The body 56 has a bottom edge 62 spaced apart from the top edge 32, a bottom surface 64, top surface 66, extending between a pair of ends 65. A peripheral lip 67 extends around the top surface to receive the shell. Three rows of glass beads 50 are aligned in rows with a staggered pattern of beads. The top surface 66 of the body 56 is aligned so that a plane extending through the top surface 66 is parallel to a plane extending through the front face of the shell. However, because the axis of the glass beads must be aligned generally with the direction of the incoming light from approaching vehicles, the axis of the glass beads are frequently angled with respect to the plane of the top surface of the body.
As shown in FIG. 5, the glass beads are held in proper alignment within the body in a partial cylindrical projection 70. The projection 70 is formed over the parabolic surface of the glass bead 50 and the annular surface 60 to hold the beads in proper alignment to reflect light from the oncoming traffic. Previously known pavement markers using glass bead type reflectors generally maintain the angle of the front face and top surface of the substrate at a relatively shallow angle with respect to vertical, such as 15° to 20°. Because dirt and grime on the glass beads 50 will reduce the amount of reflected light, it is desirable to keep the glass beads clean. Passage of automobile tires over such reflectors results in contact between the tire and at least the top row of glass beads to wipe and thereby clean the glass beads. However, it has been found that increasing the angle between the front face and top surface of the reflector to an angle greater than 32° from vertical or between 35° to 58° from the road surface increases the wiping effect of a tire 73 so that all three rows of glass beads are wiped by a passing tire 72 as shown in FIG. 8.
The shell 14 is formed or molded over the reflector 18 to provide a strong long, lasting pavement marker. The mold (not shown) is formed such that the reflector 18 is held in place and moldable material, such as a polycarbonate, is injected into the mold about the reflector to engage the top, bottom and side edges of the reflector.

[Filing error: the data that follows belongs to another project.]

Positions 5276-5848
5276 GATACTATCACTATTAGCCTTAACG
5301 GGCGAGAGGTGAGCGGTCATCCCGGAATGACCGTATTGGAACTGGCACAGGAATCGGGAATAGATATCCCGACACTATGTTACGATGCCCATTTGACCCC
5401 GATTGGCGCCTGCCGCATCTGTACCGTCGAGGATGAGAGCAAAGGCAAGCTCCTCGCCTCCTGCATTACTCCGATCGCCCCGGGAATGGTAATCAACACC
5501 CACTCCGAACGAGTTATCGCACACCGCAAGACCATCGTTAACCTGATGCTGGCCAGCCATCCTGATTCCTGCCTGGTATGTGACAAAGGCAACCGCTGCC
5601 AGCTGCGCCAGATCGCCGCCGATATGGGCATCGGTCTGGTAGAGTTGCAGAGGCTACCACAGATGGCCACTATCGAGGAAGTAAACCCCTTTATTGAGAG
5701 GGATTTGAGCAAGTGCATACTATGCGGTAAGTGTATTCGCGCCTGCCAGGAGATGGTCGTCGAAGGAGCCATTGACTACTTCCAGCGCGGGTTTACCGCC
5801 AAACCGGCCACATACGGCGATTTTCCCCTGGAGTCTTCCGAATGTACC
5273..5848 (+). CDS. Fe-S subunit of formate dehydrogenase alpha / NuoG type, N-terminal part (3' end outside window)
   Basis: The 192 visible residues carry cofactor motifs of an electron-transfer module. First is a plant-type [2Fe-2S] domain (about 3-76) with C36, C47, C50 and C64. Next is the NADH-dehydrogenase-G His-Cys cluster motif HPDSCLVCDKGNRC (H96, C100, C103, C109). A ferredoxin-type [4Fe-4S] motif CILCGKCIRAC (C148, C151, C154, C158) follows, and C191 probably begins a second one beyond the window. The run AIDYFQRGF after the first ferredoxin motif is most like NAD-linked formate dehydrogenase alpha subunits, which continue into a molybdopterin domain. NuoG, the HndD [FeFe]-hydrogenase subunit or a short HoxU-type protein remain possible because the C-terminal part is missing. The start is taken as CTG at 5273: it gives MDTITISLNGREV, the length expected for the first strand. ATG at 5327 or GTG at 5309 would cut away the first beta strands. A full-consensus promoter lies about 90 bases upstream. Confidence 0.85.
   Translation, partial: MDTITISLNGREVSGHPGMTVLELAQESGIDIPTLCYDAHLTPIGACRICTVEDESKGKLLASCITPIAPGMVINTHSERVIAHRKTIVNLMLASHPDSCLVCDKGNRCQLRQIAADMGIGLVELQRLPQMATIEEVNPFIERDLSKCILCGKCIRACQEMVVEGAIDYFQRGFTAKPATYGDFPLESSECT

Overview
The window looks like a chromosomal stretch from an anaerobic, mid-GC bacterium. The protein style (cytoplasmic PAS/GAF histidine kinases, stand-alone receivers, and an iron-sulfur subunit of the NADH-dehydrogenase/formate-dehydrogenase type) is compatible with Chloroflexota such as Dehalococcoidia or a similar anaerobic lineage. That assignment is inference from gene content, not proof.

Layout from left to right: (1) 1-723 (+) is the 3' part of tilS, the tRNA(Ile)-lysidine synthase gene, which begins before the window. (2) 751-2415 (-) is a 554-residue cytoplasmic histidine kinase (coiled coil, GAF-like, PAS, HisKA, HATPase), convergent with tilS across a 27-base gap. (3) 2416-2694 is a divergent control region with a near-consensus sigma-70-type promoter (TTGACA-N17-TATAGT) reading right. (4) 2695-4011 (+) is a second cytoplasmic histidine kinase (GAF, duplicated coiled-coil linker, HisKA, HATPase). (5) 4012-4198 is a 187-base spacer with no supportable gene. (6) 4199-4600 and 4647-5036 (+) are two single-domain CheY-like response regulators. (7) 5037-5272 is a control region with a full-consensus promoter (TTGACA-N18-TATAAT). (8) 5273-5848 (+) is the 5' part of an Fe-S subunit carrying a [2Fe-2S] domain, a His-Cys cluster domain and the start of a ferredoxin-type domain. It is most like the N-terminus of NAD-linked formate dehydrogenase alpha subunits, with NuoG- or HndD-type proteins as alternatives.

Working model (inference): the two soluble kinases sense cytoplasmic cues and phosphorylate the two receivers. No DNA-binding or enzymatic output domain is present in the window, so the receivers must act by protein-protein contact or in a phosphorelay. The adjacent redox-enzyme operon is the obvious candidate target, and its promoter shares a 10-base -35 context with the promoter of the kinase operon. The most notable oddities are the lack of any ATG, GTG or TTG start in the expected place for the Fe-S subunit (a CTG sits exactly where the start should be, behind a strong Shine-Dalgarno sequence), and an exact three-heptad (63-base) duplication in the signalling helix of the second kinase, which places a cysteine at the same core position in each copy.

The mold is formed so that the entire shell is formed in one unitary molding operation. After the shell is molded as is known in the art, the shell and reflector is ejected as a single unit from the mold and the position on stand 74 in an inverted manner as shown in FIG. 6, the shell is supported by the flanges 34, 36 on the stand 74 with the bottom edge of the shell in a horizontal plane, such that the potting material 16 may be poured into the cavity. After the potting material 16 is poured into the shell, the pavement marker maybe moved on the stand by a conveyor belt (not shown) while the potting material cures.
As best shown in FIG. 4, an alternative embodiment of the invention includes joining a pair of front sections 44 of the shell together so that the front faces oppose each other. As set forth above, the shell can be trimmed at the cutting guide 42 to form a back edge 80. Two front sections may be joined together at the back edges 80 in a suitable manner, such as by gluing or epoxying, to form a double reflector pavement marker.
As shown in FIG. 7, in some cases it may be necessary to form a pavement marker having a primary reflector for reflecting light from an oncoming car and a secondary reflector of a color such as red or blue for indicating the back of the pavement marker. Because the reflectivity requirement of the colored marker is generally less than of the primary marker, a small conventional marker 82 may be joined to a front section 44 of a pavement marker which has been cut along the guide line as discussed above. The height and width of the shell at the guideline may be dimensioned so that the rear end of the shell is of the proper dimensions to mate with conventional colored reflector Color reflectors for use in this manner are known as Ray, Jr., and manufactured by Pac-Tec, Inc., of Ohio.
The invention having been described, however, many modifications thereto will become apparent to those skilled in the art to which it pertains without deviation from the spirit of the present invention as defined by the scope of the appended claims.
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|U.S. Classification||359/547, 404/14, 359/536, 359/551|
|International Classification||E01F9/06, G02B5/128|
|Cooperative Classification||G02B5/128, E01F9/06|
|European Classification||E01F9/06, G02B5/128|
|4 Sep 1992||AS||Assignment|
Owner name: PAC-TEC, INC., OHIO
Free format text: ASSIGNMENT OF ASSIGNORS INTEREST.;ASSIGNOR:HEDGEWICK, PETER;REEL/FRAME:006280/0558
Effective date: 19920902
|22 Sep 1999||FPAY||Fee payment|
Year of fee payment: 4
|3 Jun 2003||FPAY||Fee payment|
Year of fee payment: 8
|10 Aug 2007||FPAY||Fee payment|
Year of fee payment: 12